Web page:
Ten weeks before the 1994 elections, Martha Derthick of the University of Virginia wrote of the plan produced by Hillary Clinton’s 500-person task force: “In many years of studying American social policy, I have never read an official document that seemed so suffused with coercion and political naivete … with its drastic prescriptions for controlling the conduct of state governments, employers, drug manufacturers, doctors, hospitals and you and me.”

The Clintons’ health care plan validated the perception that their party was gripped by both intellectual hubris and intellectual sloth — meaning, it was still in a New Deal and Great Society frame of mind. This perception contributed to the 1994 election in which Republicans gained 52 House seats (and soon five more from party switchers) — ending 40 years of Democratic control of the House — and eight Senate seats (plus two party switchers).

The Democrats deserved to be thrown out for developing a proposal as awful as Hillary’s heath care plan. The country, however, did not deserve the Republicans who replaced them. To choose Hillary Clinton to lead the Democrats would be like, should the Democrats screw up while in power, returning to George Bush’s policies in response.

In 2004 John Kerry showed he understood the faults in Clinton’s health care proposals by coming up with an excellent plan which, despite the GOP smears that it was a “government take over of health care,” preserved choice and limited government intrusion. John Kerry showed that, regardless of whether he can tell a joke, he knows the direction which the country should go in, being neither the direction of George Bush or Hillary Clinton.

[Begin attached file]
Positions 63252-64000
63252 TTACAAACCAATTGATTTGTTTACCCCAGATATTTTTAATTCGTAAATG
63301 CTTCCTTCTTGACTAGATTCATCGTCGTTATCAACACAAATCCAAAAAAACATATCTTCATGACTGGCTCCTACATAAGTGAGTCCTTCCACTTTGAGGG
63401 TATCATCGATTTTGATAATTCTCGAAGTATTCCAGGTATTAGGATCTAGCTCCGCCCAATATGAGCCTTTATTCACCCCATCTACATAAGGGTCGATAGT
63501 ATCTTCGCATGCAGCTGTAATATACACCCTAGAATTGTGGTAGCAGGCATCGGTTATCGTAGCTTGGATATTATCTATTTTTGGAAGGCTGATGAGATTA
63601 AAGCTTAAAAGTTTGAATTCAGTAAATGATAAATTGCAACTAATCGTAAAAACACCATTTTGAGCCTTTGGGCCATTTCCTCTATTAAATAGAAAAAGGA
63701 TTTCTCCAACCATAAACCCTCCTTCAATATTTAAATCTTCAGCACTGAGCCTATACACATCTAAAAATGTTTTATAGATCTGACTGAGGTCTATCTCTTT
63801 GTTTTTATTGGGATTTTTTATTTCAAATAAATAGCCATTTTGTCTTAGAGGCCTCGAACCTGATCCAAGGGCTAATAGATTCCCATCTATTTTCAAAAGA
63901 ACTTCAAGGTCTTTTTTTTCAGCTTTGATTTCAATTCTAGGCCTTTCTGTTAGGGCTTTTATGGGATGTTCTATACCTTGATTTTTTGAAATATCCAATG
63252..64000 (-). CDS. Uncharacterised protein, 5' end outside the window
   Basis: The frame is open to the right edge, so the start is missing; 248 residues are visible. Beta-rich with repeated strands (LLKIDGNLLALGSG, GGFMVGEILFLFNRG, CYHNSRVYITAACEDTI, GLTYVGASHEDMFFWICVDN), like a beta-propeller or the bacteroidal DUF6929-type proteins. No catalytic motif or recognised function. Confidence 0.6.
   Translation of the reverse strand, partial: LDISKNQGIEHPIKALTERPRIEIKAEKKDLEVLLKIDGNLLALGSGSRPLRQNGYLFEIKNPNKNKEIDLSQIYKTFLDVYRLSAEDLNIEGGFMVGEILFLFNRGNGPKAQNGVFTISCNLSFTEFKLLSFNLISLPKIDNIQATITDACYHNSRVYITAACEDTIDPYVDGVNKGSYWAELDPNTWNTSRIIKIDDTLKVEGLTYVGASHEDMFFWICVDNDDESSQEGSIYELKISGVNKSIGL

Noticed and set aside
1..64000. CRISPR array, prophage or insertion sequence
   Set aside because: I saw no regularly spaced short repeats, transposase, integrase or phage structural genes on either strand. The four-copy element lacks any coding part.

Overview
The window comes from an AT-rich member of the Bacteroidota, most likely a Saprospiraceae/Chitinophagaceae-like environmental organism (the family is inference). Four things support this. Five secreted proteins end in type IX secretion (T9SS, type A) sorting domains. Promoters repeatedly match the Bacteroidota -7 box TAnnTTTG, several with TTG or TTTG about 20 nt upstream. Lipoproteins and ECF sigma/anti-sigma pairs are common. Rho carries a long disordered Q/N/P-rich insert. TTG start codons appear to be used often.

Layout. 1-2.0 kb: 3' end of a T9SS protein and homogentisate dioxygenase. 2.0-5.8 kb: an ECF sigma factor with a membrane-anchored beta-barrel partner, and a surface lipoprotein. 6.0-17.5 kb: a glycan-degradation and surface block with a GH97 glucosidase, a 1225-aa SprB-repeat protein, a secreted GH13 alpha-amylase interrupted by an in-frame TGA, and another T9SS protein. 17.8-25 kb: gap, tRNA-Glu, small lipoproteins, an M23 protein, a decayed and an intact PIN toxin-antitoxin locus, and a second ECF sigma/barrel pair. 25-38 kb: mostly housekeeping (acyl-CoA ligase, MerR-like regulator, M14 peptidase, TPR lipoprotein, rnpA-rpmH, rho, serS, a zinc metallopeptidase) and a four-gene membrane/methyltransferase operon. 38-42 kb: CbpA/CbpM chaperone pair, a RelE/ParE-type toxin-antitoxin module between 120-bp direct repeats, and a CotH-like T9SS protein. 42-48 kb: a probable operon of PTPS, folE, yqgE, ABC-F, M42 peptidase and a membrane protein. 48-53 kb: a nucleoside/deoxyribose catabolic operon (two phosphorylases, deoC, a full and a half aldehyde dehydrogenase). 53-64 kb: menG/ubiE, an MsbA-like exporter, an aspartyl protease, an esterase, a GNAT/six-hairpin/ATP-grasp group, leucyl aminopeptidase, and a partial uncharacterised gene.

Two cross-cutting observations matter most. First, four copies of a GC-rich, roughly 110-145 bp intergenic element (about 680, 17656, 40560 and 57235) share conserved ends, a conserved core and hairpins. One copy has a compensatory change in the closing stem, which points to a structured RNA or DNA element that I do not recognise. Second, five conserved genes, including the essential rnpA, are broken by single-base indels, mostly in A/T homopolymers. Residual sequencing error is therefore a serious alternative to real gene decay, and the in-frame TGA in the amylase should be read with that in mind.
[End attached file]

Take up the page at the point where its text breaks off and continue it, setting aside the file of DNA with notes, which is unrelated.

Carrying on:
So Much For Henry Waxman to Investigate

Henry Waxman faces a problem. There has been so much corruption since Bush came to office that he can’t decide where to start investigating:

The Democratic congressman who will investigate the Bush administration’s running of the government says there are so many areas of possible wrongdoing, his biggest problem will be deciding which ones to pursue.

There’s the response to Hurricane Katrina, government contracting in Iraq and on homeland security, political interference in regulatory decisions by the Environmental Protection Agency and the Food and Drug Administration, and allegations of war profiteering, Rep. Henry Waxman, D-Calif., told the Los Angeles Chamber of Commerce.

“I’m going to have an interesting time because the Government Reform Committee has jurisdiction over everything,” Waxman said Friday, three days after his party’s capture of Congress put him in line to chair the panel. “The most difficult thing will be to pick and choose.”

Waxman, who’s in his 16th term representing West Los Angeles, had plenty of experience leading congressional investigations before the Democrats lost control of the House to Republicans in 1994.

That was the year when, as chairman of an Energy and Commerce subcommittee, he presided over dramatic hearings he convened where the heads of leading tobacco companies testified that they didn’t believe nicotine was addictive…

Waxman complained that Republicans, while in power, shut Democrats out of decision-making and abdicated oversight responsibilities, focusing only on maintaining their own power.